Named one of the city's most romantic restaurants by Grand Rapids Magazine, Tre Cugini ensnares the senses by pairing its rustic décor of exposed brick walls and crisp white linens with authentic Italian cuisine. Bartenders pour from an expansive list of wines and shake cocktails to tunes from the gleaming grand piano, whetting appetites for cooked-to-order risotto and house-made desserts. Friendly staffers teach basic Italian phrases on request and host monthly wine events, allowing patrons to applaud a varietal's flavor in its native handclap. During warmer months, guests can flock to the outdoor patio to savor fruity sips beneath colorful striped umbrellas:
Fat Man's Fish Fry, an eatery founded in 1953, has drawn in diners for decades with a sumptuous array of fry-house specialties. Scallops, perch, crab cakes, and other seafood sizzles in dedicated fryers while chicken, alligator, and other proteins cook separately; the separation ensures clean, un-muddled flavors. Those flavors are enhanced with a trio of vinegar-based sauces or Fat Man's tartar sauce—a house specialty that you can also take home by the bottle.
January 30, 2013 was a big milestone for the team at Cranker's Restaurant & Brewery. The date marked the release of their first-ever bourbon-barrel-aged beer, appropriately titled the Barrel #1 Bourbon Porter. But Cranker's taps were no strangers to innovative beer or the high-pitched squeals of happy pint glasses. The brewery had already racked up awards at the World Expo of Beer for their Professor IPA, Crankenstein Amber Lager, 5th Voyage Coconut Porter, and Honey Kolsch.
That last brew, the Honey Kolsch, is the beer of choice when ordering a basket of Cranker's fish and chips with homemade tartar sauce. Indeed, the bartenders and servers are always happy to make beer-pairing suggestions for their homey entrees. For Detroit-style coney dogs, for instance, they recommend their Bulldog Red Irish Ale. Or if diners show up early, they pour Oakenshield Stout to go with eggs, sausage, and other breakfast staples. They also have the perfect substitute should diners want a less potent beverage: a cool glass of homemade root beer, either served by itself or as a float.
Following success with their restaurant XO Asian Cuisine, Osmond Chan and Kelson Chan opened Osaka Steakhouse to bring shabu shabu hot pots and theatrical hibachi cooking to local patrons. According to MLive, the Japanese-food eatery serves sushi, gourmet ramen noodles, and shabu shabu, "a Japanese variant on the Chinese hot pot." During interactive shabu shabu meals, patrons receive plates of seafood and vegetables that they cook at the table in a bubbling broth before dipping the morsels in sauce—the same procedure clients undergo at cutting-edge Japanese spas.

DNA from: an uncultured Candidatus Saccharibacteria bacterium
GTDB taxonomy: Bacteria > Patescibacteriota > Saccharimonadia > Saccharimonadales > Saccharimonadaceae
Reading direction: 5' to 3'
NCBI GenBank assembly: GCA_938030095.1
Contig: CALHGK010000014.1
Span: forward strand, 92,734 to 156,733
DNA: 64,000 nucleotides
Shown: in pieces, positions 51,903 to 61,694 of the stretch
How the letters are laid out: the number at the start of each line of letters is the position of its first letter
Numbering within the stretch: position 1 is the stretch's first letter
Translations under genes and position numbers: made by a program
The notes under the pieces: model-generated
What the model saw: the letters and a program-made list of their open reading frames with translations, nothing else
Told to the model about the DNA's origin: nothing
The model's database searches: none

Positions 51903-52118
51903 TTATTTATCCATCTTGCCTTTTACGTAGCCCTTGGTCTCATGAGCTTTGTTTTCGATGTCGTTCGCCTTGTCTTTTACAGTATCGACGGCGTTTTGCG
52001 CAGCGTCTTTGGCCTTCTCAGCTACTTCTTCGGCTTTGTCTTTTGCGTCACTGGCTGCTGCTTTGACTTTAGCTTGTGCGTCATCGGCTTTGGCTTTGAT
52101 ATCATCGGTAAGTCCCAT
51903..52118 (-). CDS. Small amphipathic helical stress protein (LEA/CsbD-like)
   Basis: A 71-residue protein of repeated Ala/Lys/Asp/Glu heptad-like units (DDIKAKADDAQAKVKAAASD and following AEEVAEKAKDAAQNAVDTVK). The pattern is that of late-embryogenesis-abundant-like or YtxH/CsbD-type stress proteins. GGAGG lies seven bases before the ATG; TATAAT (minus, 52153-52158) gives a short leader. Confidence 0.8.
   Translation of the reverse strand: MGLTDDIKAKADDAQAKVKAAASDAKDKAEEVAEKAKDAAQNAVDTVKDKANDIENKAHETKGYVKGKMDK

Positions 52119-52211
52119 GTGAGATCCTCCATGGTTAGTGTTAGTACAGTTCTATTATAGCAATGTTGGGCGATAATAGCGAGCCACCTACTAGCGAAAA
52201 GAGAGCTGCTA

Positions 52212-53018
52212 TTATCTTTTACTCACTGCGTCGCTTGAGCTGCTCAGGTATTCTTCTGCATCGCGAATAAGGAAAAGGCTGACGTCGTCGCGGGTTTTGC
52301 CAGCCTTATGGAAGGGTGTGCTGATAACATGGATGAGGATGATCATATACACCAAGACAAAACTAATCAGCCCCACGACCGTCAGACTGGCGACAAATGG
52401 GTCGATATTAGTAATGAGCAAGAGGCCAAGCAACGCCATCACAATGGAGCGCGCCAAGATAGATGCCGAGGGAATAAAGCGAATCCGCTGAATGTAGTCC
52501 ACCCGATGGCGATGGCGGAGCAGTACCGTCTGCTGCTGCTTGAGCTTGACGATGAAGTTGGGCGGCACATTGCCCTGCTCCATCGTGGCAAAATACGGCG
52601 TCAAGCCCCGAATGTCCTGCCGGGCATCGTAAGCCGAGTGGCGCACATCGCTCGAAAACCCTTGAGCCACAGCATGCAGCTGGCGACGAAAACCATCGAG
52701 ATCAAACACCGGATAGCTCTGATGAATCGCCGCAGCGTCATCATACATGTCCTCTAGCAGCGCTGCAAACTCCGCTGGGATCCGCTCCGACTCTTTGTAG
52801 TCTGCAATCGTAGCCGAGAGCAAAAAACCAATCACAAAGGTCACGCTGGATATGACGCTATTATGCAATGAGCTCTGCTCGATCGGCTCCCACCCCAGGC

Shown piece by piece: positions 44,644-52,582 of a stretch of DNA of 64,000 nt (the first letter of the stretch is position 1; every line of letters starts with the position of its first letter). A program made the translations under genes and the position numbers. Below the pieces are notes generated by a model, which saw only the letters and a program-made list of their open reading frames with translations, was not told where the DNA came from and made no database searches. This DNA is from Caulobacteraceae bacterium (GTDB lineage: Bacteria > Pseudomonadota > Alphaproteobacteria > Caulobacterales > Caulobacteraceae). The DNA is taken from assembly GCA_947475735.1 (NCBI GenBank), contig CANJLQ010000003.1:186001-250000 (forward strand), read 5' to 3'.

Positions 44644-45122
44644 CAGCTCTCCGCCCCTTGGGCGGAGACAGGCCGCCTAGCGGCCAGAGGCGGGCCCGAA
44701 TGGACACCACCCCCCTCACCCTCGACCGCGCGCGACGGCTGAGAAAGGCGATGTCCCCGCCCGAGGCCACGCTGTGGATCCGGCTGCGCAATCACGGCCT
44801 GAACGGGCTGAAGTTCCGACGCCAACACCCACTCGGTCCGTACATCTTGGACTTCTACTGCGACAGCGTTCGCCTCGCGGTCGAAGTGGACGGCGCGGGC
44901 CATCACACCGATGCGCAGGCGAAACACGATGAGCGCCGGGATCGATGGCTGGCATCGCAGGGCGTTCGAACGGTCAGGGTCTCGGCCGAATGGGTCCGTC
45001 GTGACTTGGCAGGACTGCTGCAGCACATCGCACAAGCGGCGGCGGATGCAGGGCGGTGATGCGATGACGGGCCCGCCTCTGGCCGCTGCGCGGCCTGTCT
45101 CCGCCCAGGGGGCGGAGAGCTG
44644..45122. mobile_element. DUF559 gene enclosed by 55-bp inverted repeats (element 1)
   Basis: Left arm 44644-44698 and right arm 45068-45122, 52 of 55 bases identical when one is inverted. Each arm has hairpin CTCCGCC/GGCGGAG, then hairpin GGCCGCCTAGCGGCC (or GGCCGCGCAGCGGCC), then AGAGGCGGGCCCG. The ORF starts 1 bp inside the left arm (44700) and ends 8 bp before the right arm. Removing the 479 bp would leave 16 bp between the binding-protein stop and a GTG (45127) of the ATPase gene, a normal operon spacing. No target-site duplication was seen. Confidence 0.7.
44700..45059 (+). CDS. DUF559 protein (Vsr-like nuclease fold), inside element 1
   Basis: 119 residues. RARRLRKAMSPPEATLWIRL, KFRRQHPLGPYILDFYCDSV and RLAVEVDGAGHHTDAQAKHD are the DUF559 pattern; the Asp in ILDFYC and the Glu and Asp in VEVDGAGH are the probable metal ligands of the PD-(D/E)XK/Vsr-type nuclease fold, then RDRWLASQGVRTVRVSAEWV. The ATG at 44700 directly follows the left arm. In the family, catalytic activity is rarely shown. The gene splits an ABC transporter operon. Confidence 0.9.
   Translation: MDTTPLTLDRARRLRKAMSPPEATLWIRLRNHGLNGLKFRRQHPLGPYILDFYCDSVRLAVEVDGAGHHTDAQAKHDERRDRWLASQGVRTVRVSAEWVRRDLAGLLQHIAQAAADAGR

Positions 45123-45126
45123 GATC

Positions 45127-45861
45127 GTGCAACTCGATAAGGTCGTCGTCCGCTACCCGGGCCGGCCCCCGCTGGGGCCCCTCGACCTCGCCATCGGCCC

Sheshco Mediterranean Grill's chefs skillfully prepare a comprehensive menu of authentic Lebanese and Mediterranean recipes. Plates carry bounties of chicken shawarma; beef or lamb sautéed with mushrooms, cilantro, and garlic; and smooth, delectable dips such as hummus and baba ghanouj. Other selections include lentil soups, fattoush salads, shrimp kebabs, and freshly squeezed juices.
Brick walls and fireplaces surround the nautical-themed dining area of Great Lakes Shipping Co. Restaurant & Tavern. During warmer months, the casual steak and seafood house opens its large outdoor deck that allows diners to pair meals with the melodic tweets of nearby birds. Executive chef Thomas Verlin's menu showcases fresh lake catches such as breaded perch alongside oceanic fare such as Australian lobster and Alaskan king crab, often accented with simple sauces, pastas, and cue cards that let the entree speak for itself. Thomas also lassos hand-cut slices of prime rib, new york strip, and tenderloin fillets onto dinner plates and wrangles juicy burgers and sandwiches to satisfy lighter appetites.